Edwin Miller Wheelock, minister, abolitionist, and educator, was born in New York City on August 30, 1829, the son of Charles and Lydia (Brown) Wheelock. He attended Harvard University and while a student married Ellen N. Brackett of Sommerville, Massachusetts, on September 22, 1855. The couple eventually had two children. He initially studied law, but subsequently attended the Divinity School, from which he graduated in 1856. He was ordained a Unitarian minister at Dover, New Hampshire, in 1857. Wheelock became an ardent abolitionist. A sermon delivered at his church in Dover on John Brown, entitled "Harper's Ferry and its Lessons," was excerpted in the Liberator, and given again on November 27, 1859 at Theodore Parker's Music Hall in Boston. In October 1862, after President Abraham Lincoln's preliminary Emancipation Proclamation, Wheelock volunteered for nine months service in the Fifteenth New Hampshire Infantry. He accepted an appointment as chaplain of the regiment and accompanied it to New Orleans. On July 20, 1863 he received a commission as first lieutenant in the Seventy-sixth United States Colored Infantry. At New Orleans he began working among the freedmen and was named Deputy Superintendent of Negro Labor on February 20, 1863, inspector of schools for the Department of the Gulf in October, 1863, and member and secretary of the board of education named by Gen. Nathaniel P. Banks to promote the rudimentary education of freedmen in Louisiana on March 22, 1864.
In 1865 Gen. Edgar M. Gregory appointed Wheelock, who apparently wanted to remain in the South because of his wife's tuberculosis, superintendent of the Freedmen's Bureau schools in Texas. His tenure as superintendent was marked by controversy between himself and Rev. Jacob R. Shipard of the American Missionary Association over religious matters and earned him a reputation with bureau officials of caring more for religious issues than developing an effective system of freedmen's schools. Gen. Charles Griffin, who assumed direction of the bureau in Texas in January 1867, ultimately removed him from the position of superintendent, but in August 1867 named him a school inspector and sub-assistant commissioner for Galveston County. After Griffin's death from yellow fever in September 1867 the new assistant commissioner for Texas, Gen. Joseph J. Reynolds, named Wheelock superintendent once again in October 1867. He held the position until March 1868, when Governor Elisha M. Pease, who had replaced James W. Throckmorton, appointed Wheelock superintendent of public instruction in 1868. As superintendent he issued an important report in May 1868 that reviewed efforts at creating public schools in Texas and made recommendations on the implementation of a system that ultimately were incorporated into the new state constitution.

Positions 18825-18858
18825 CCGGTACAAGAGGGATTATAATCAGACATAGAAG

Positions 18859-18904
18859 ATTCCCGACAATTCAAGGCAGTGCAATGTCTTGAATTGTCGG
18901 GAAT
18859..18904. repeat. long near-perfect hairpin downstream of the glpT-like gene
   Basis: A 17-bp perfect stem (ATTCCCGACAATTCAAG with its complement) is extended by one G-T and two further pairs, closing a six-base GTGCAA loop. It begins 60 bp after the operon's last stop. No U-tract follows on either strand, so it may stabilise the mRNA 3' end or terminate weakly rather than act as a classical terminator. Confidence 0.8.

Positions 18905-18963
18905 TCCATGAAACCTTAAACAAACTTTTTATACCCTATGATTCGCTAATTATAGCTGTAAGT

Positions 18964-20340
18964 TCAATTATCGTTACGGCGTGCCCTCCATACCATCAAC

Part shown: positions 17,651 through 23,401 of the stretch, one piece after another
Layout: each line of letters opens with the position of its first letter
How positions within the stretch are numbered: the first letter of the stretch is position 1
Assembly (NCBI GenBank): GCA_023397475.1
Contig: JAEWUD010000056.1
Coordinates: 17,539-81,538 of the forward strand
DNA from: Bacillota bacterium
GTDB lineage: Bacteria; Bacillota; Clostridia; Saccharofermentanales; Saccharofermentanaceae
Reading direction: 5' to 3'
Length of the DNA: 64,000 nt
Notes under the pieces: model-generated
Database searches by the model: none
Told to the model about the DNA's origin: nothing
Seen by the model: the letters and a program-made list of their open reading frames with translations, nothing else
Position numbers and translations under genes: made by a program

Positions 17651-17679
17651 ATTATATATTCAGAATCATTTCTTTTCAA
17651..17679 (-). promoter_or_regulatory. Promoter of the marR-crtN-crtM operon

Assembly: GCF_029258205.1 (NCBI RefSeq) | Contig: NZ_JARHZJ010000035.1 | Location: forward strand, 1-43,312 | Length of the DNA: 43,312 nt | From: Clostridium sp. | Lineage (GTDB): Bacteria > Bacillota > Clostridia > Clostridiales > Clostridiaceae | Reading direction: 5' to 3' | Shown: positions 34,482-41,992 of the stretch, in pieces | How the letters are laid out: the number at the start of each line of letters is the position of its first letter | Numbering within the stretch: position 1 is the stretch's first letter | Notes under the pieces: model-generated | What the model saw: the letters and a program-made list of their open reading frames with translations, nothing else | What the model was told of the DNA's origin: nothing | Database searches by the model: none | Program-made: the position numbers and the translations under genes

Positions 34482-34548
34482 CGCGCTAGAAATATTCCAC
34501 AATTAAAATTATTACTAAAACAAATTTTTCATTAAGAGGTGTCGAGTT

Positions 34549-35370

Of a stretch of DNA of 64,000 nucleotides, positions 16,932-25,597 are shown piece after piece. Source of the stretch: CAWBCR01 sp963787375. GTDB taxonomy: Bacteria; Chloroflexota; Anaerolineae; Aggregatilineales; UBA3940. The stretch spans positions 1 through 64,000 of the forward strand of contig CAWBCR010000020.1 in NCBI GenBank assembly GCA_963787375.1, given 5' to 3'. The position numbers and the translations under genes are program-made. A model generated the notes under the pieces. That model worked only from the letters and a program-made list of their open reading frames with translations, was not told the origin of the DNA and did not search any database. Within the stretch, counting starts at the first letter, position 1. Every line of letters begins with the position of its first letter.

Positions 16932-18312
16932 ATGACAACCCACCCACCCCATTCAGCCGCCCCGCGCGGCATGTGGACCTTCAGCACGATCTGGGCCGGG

Beginning in the spring of 1867 Wheelock actively participated in the formation of the Republican party in Texas, serving as a secretary of the Galveston Republican Association and a delegate from Galveston to the first Republican state convention. He tied himself closely with Governor Pease, including acting as editor of the pro-Pease San Antonio Express. In the election campaign of 1869 he initially supported Andrew J. Hamilton for governor against Edmund J. Davis, but in an effort designed to encourage his patron Pease to run as a compromise candidate, he joined James G. Tracy of the Houston Union in promoting a convention of all Republican factions. When the compromise failed, Wheelock returned to his support of Hamilton and edited the pro-Hamilton San Antonio Star. After the election Wheelock reconciled with the successful E. J. Davis and subsequently held a number of political positions. In 1871 he was named reporter of the Texas Supreme Court. He received the position of superintendent of the Blind Institute in May 1872. Wheelock also served as editor of various Republican newspapers. With the collapse of the Davis administration and the end of Reconstruction he resigned from his position at the Blind Institute on May 1, 1874. Wheelock remained in Austin as a Unitarian minister, but continued his political activities and served as a deputy United States internal revenue collector from 1879 to 1883. At some point in the mid-1880s, Wheelock moved to the west coast and settled in Spokane, Washington, where he organized a Unitarian Society in 1887. In 1889 he returned to Texas where he was prominent in the Unitarian movement at Austin. He wrote on religious issues and published a book, Proteus. He died in Austin on October 29, 1901, and was buried in Oakwood Cemetery.